According to Nonhlanhla Koza, Business Partner at Oliver South Africa, just as businesses are no longer just selling products, or differentiating on price, customers are no longer buying products or solutions; instead, they are buying experiences or expertise.
They are looking for service providers and suppliers that can pay attention to (and fix) the pain points experienced in their business or personal lives. This means that it is important not only for sales teams to get to know customers and prospects carefully, but marketing will need to do the same, as will product development and customer service teams. This is easier said than done and is evidenced by the massive disconnect between various business functions, particularly sales and marketing.
Closing this gap has become critical, especially as budgets and timelines become tighter under pandemic-induced lockdown conditions. The only adhesive strong enough to bridge these gaps is innovation. As clichéd as it sounds, there is an opportunity for innovation in customer behaviour data. Unlocking it successfully depends on using data to understand everything there is to know about how and why customers use products and services the way they do. Instead of businesses falling into the trap of developing the products they think customers want, it is far smarter to let development be led by what customers would actually use and then letting that intelligence filter through the entire value chain of the company’s offering.
There are many ways to assess the impact of a marketing strategy on customer satisfaction levels but using bottom-line numbers as the ultimate indicator no longer cuts it. Likened to the canary in the coalmine, it is usually too late by the time customer performance has tanked – but how do we keep that canary alive? It starts with aligning sales, marketing and every other facet of the business to the customer experience by getting to know customers exceptionally well through analytics and insights.
Business is about people, not products
Whether it is coming up with a new product, finding a new marketing angle for current services, or devising a way to make a tangible difference in a customer’s working or personal life, efforts will always be hit-or-miss without the insight as to what motivates a customer to make a particular decision. Development teams can make products that customers want to use, and wherever it is possible to add value and enhance that experience is where marketers should be.
Businesses can innovate, ahead of people’s expectations, by actually understanding and resonating with what their customers do. As such, marketing requires a deep understanding of why people believe they need a certain product and then giving them a reason to stick with that product, which means doing things differently.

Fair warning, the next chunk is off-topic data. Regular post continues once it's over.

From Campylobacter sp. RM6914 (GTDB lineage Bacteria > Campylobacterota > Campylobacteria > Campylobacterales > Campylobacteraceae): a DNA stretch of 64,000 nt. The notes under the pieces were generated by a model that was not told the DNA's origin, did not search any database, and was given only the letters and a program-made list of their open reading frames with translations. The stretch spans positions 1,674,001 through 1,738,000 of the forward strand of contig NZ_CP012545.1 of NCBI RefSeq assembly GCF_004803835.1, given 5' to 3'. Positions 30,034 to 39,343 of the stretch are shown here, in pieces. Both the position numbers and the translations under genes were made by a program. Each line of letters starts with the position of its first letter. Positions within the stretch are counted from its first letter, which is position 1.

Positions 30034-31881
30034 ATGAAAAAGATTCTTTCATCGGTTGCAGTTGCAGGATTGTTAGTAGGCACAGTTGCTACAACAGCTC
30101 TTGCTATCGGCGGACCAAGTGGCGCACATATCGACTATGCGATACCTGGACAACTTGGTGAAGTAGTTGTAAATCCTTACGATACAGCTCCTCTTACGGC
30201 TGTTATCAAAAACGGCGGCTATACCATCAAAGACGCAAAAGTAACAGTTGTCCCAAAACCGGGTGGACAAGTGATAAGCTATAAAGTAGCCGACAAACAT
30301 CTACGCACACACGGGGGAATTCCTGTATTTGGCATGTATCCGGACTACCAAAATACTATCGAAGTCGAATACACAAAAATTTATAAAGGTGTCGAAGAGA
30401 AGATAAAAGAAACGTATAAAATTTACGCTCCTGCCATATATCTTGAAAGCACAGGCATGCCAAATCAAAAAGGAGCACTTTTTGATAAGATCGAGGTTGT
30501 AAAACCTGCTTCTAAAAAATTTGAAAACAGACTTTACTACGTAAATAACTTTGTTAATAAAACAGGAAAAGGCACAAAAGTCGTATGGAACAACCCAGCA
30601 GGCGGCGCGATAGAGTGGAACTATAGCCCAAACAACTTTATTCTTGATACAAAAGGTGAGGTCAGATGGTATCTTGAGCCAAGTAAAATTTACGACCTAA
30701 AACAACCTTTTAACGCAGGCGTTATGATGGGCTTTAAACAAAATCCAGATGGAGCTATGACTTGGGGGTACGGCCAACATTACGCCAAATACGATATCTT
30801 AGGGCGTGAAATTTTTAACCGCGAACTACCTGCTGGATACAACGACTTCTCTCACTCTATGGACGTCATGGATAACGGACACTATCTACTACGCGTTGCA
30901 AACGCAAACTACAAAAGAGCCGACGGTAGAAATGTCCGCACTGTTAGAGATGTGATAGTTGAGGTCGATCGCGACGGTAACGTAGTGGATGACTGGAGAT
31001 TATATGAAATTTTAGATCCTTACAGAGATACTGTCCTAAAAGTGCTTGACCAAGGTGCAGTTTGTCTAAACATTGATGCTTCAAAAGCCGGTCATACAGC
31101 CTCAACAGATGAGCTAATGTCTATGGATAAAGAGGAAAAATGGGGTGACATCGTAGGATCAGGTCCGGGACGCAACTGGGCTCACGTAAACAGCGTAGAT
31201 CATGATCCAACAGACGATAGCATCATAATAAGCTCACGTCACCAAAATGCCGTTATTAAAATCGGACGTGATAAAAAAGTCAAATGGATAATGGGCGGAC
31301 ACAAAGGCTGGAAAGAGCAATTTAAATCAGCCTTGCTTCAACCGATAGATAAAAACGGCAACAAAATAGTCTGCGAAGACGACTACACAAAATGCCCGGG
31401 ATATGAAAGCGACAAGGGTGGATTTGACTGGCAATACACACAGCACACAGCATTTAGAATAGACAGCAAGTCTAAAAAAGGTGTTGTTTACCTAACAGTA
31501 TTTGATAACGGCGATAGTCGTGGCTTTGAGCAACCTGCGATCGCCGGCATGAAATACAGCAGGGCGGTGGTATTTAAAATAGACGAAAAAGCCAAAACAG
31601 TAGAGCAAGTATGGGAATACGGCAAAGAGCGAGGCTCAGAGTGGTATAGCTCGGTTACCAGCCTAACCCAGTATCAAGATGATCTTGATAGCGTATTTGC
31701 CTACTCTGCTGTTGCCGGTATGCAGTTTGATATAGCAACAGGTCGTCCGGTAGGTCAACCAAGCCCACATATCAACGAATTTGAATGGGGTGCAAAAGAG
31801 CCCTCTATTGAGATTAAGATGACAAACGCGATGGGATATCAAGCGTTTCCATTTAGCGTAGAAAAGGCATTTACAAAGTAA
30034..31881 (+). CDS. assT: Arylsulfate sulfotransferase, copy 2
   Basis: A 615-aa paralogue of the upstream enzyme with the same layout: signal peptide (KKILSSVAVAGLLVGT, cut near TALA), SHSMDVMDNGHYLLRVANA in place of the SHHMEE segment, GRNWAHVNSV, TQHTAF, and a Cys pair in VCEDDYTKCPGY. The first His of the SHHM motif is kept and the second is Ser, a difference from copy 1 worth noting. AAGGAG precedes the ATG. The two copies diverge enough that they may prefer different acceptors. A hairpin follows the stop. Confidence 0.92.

Thinking differently about the customer
With the Coronavirus lockdown, everything has shifted to the online business space and more people are researching and shopping online. In this digital-first world, user-generated content is going to become a strong indicator of customer sentiment toward a product or service. As such, this will be a powerful tool in the marketer’s arsenal.
Combined with customer data and insights, user-generated content will give marketers exactly what they need to give their marketing plans the human touch. In fact, user-generated content is exactly what is going to help businesses achieve precision marketing, where customers validate marketing claims about a product or service.
Turning insights into actions
In order to properly leverage customer behaviour data and user-generated content, organisations must have the appropriate modelling tool to be able to pick up on trends relevant to their business. Here, the performance of every business function is going to depend on its responsiveness to this data. Precision marketing relies heavily on data about customer behaviour, and by making use of such data, marketers can get a true understanding of their customers, instead of operating based on assumptions.
Even more important is the customer behaviour data that is used to understand how the customer uses a product or service, as this gives marketers the unique insight they need to see what differentiates a product or a service, in such a way that it is simple to attract new customers and keep existing ones happy.